There are many variations on egg bread. Some cultures like the Greeks incorporate whole eggs in the shell into the loaf at Easter, while some Eastern European traditions embedded one egg in the loaf at New Year’s. The person who got the egg was considered a guest of honor and would have good luck for the rest of the year. This recipe is a bit simpler with cracked eggs added as an ingredient in various forms from yolks only to yolks and whites, and an egg yolk glaze to finish the loaf. This recipe is going to go through the dough cycle in the bread machine and then we’ll finish the loaf in the oven. We’re also going to do a basic double braid, but nothing as complicated as the multiple braids of a Challah bread.
Add the ingredients to the bread pan in the order indicated and select the dough setting.
When the dough cycle Is complete place the dough onto a baking sheet and let rise for 30 to 45 minutes.
Divide the dough in half and roll by hand on a flowered counter top to create two long logs of dough about 12 to 16 inches long.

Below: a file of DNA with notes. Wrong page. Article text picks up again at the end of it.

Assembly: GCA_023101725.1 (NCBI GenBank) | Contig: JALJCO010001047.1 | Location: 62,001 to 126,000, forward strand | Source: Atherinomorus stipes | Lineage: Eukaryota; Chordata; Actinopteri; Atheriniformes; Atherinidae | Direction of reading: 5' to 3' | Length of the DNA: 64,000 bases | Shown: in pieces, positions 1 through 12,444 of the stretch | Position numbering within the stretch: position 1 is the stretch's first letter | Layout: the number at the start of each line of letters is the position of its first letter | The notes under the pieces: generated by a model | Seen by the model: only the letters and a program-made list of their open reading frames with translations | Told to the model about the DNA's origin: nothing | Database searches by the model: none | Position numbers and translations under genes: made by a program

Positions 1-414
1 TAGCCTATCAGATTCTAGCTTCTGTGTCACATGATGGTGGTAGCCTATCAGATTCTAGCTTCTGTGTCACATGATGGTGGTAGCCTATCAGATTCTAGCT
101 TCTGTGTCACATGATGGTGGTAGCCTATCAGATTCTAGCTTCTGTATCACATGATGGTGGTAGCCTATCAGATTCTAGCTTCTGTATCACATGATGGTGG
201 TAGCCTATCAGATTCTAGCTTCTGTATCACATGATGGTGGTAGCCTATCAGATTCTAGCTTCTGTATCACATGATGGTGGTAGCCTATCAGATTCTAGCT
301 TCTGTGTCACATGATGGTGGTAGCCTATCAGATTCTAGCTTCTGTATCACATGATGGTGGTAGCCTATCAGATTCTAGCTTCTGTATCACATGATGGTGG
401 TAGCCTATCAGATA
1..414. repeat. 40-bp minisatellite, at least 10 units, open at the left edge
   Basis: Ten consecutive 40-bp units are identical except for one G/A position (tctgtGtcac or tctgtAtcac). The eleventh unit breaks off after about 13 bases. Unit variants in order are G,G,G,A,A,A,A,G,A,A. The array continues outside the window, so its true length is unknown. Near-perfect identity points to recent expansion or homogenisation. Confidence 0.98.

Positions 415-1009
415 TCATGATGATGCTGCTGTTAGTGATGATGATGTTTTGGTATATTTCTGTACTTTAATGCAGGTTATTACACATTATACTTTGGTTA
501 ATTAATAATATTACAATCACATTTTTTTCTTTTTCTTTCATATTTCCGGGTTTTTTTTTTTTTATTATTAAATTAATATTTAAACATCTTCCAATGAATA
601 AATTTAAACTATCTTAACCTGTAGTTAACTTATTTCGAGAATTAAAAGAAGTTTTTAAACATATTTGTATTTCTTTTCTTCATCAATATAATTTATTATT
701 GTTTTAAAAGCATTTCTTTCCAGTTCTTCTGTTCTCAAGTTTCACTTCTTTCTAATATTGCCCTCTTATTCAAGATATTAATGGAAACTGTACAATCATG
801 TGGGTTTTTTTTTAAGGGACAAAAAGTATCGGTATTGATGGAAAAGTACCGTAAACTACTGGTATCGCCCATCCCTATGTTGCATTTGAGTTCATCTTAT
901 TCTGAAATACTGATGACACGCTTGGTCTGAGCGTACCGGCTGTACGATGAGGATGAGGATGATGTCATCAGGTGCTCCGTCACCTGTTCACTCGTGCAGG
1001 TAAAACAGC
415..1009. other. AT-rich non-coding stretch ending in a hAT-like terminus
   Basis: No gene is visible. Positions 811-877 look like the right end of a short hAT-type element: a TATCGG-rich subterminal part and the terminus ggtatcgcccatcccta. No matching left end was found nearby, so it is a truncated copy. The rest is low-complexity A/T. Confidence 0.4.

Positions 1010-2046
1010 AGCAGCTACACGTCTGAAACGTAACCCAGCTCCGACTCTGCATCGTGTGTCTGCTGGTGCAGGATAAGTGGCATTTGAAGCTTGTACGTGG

Fold the dough logs over each other in a simple braid and let rise another 20 minutes on a buttered baking sheet.
Preheat oven to 375º F./ 190º C. Glaze the braided loaf with the egg wash of 1 egg whisked into 1 tablespoon of water and bake for 25 to 35 minutes until golden brown.
Let rest on a cooling rack for 10 minutes, slice and serve.
Egg breads are associated with a wide assortment of holidays across religions and cultures. It’s a dramatic presentation and can make an everyday meal feel special. If you’ve never tried a hearty additional ingredient for your regular bread recipes, give one of these try. It could become a part of your regular bread baking routine.